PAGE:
Use your browser's back button to choose another title or click here for a New Search.



How to Get the Article

 Email CTN Library (free)

PubMed Central (free)

Journal subscriber access

 

 Comments?

 

Bookmark and Share

 

 

Assessing Craving and Its Relationship to Subsequent Prescription Opioid Use Among Treatment-Seeking Prescription Opioid Dependent Patients.

Drug and Alcohol Dependence 2014;145:121-126. [doi: 10.1016/j.drugalcdep.2014.10.002]

R. Kathryn McHugh, PhD (McLean Hospital, NEC Node), Garrett M. Fitzmaurice, ScD (McLean Hospital, NEC Node), Kathleen M. Carroll, PhD (Yale University, NEC Node), Margaret L. Griffin, PhD (McLean Hospital, NEC Node), Kevin P. Hill, MD, MPH (McLean Hospital, NEC Node), Ajay D. Wasan, MD, MSc (Harvard Medical School), Roger D. Weiss, MD (McLean Hospital, NEC Node).

Craving is viewed as a core feature of substance use disorders and has been shown to predict future drug use, particularly over the short term. Accordingly, craving is often assessed in treatment settings as a marker of risk for subsequent drug use. The identification of the briefest measure that maintains predictive validity is of particular value for both clinical and research settings to minimize assessment burden while maintaining utility for the prediction of use. Data from a National Drug Abuse Treatment Clinical Trials Network multi-site clinical trial of treatment for prescription opioid dependence (CTN-0030) were examined to evaluate whether a brief, 3-item craving scale, the Opioid Craving Scale, administered each week predicted urine-confirmed self-report of prescription opioid use in the subsequent week. Logistic regression models examining the association between craving and presence or absence of opioid use in the following week were conducted, controlling for opioid use in the previous week, treatment condition, and lifetime history of heroin use. Greater craving was associated with higher odds of prescription opioid use in the following week. For each one-unit increase on this 10-point scale, the odds of using opioids in the subsequent week was 17% higher. In addition to an item assessing urges, items assessing cue-induced craving and perceived likelihood of relapse in an environment where drugs were previously used contributed uniquely to this association.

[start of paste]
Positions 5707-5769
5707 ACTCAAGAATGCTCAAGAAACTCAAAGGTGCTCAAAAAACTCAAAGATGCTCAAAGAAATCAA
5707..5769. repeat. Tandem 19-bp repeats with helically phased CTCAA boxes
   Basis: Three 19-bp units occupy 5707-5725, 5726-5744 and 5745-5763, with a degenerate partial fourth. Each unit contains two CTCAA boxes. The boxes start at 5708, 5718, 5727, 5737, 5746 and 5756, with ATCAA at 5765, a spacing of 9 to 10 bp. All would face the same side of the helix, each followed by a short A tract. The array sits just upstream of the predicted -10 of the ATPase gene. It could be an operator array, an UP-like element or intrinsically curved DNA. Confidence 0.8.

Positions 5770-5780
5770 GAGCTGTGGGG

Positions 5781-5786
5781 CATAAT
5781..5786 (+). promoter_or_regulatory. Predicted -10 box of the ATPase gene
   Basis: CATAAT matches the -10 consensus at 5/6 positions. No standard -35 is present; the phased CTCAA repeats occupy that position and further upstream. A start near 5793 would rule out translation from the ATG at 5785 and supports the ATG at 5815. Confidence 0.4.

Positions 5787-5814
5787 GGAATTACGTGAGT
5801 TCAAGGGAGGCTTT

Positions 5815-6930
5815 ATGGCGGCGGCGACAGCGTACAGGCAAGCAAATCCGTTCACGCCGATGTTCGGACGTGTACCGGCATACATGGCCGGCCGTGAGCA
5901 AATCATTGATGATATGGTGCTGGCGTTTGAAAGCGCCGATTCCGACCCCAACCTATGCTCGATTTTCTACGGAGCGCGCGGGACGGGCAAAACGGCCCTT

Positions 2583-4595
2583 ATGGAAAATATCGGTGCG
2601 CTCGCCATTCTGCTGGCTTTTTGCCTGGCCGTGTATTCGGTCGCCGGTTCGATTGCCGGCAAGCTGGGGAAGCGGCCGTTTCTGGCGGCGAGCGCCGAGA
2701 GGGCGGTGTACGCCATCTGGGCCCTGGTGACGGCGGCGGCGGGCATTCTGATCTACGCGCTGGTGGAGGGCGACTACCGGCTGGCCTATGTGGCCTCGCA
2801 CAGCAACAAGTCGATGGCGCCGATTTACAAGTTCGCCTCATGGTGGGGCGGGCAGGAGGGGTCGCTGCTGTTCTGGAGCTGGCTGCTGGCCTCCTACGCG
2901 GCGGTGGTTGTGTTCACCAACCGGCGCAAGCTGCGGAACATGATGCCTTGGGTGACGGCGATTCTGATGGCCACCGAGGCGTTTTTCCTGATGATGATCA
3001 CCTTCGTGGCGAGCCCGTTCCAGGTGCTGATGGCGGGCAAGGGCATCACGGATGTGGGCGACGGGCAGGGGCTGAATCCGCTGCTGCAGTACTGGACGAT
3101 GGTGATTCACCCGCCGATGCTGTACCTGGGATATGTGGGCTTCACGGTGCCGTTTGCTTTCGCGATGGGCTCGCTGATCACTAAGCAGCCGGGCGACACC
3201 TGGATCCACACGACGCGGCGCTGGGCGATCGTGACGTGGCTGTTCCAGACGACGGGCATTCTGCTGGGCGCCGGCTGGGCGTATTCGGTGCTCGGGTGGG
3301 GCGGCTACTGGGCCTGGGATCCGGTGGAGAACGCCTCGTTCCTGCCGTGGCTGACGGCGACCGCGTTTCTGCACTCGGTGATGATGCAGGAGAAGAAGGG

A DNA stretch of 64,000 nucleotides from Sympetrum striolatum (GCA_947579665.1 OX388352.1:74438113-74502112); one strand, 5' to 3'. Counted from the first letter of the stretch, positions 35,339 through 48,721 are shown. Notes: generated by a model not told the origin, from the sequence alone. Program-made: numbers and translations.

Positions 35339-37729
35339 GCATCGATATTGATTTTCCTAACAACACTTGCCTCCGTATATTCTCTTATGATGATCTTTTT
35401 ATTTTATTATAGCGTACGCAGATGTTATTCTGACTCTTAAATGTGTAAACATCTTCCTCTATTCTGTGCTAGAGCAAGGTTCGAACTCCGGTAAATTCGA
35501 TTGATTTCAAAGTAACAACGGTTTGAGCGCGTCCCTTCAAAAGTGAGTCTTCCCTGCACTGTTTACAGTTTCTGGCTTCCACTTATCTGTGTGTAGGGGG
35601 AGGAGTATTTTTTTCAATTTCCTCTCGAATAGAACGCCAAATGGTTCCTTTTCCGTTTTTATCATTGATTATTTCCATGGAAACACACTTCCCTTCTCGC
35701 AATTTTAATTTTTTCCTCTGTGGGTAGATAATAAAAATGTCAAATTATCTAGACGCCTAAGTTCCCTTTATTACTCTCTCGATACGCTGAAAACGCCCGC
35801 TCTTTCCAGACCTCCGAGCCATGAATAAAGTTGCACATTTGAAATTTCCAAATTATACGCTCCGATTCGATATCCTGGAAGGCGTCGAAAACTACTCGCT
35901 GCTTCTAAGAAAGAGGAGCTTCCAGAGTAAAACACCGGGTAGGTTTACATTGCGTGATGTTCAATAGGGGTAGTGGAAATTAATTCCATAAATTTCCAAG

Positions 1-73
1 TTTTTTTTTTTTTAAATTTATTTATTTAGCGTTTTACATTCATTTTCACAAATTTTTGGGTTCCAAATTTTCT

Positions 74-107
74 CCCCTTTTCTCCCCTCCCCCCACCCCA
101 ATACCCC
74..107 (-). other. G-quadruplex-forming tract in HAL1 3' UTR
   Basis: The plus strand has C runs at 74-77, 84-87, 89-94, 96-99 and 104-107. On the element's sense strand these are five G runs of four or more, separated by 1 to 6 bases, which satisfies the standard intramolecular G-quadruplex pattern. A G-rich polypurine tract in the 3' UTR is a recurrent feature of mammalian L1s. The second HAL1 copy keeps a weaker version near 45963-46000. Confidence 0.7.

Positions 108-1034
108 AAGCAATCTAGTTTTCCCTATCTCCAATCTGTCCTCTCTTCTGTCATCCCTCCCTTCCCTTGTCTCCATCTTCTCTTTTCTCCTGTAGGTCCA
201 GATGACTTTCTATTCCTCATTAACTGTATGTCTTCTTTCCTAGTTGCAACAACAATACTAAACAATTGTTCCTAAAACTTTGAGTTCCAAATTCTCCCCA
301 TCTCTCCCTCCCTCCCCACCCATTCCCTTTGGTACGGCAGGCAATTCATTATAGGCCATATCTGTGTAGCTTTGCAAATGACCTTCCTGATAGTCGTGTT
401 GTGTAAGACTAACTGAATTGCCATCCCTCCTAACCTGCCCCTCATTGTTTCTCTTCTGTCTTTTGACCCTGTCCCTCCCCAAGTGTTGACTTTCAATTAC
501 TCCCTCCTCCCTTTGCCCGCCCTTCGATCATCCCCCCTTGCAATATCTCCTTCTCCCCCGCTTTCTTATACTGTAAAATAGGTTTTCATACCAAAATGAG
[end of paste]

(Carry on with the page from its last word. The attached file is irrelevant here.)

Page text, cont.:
Conclusions: A brief measure of prescription opioid craving predicted prescription opioid use among individuals in treatment and demonstrated internal consistency, reliability, and concurrent and predictive validity. This measure offers an efficient strategy to inform the assessment of risk for use in this population and may be a valuable tool in both clinical and research settings. (Article (Peer-Reviewed), PDF, English, 2014)

Keywords: Buprenorphine/Naloxone | Craving | CTN platform/ancillary study | Opioid dependence | Pharmacological therapy | Prescription-type opiates | Screening and assessment instruments | Drug and Alcohol Dependence (journal)

Document No: 1105, PMID: 25454409, PMCID: PMC4254575.

Submitted by CTN Dissemination Librarians, 10/21/2014.

AUTHORS SEARCH LINK
Carroll, Kathleen M. search mail
Fitzmaurice, Garrett M. search mail
Griffin, Margaret L. search
Hill, Kevin P. search mail
McHugh, R. Kathryn search mail
Wasan, Ajay D. search
Weiss, Roger D. search mail
PROTOCOLS
NIDA-CTN-0030 search www
PARTICIPATING NODES    
New England Consortium (Lead) search www
Pacific Region (Lead) search www
Appalachian Tri-State search www
Greater New York search www
Ohio Valley search www
Pacific Northwest search www
Southern Consortium search www
Western States search www

Supported by a grant from the National Institute on Drug Abuse to the University of Washington Alcohol and Drug Abuse Institute.
The materials on this site have neither been created nor reviewed by NIDA.
Updated 12/2015 -- http://ctndisseminationlibrary.org/display/1105.htm
info@ctndisseminationlibrary.org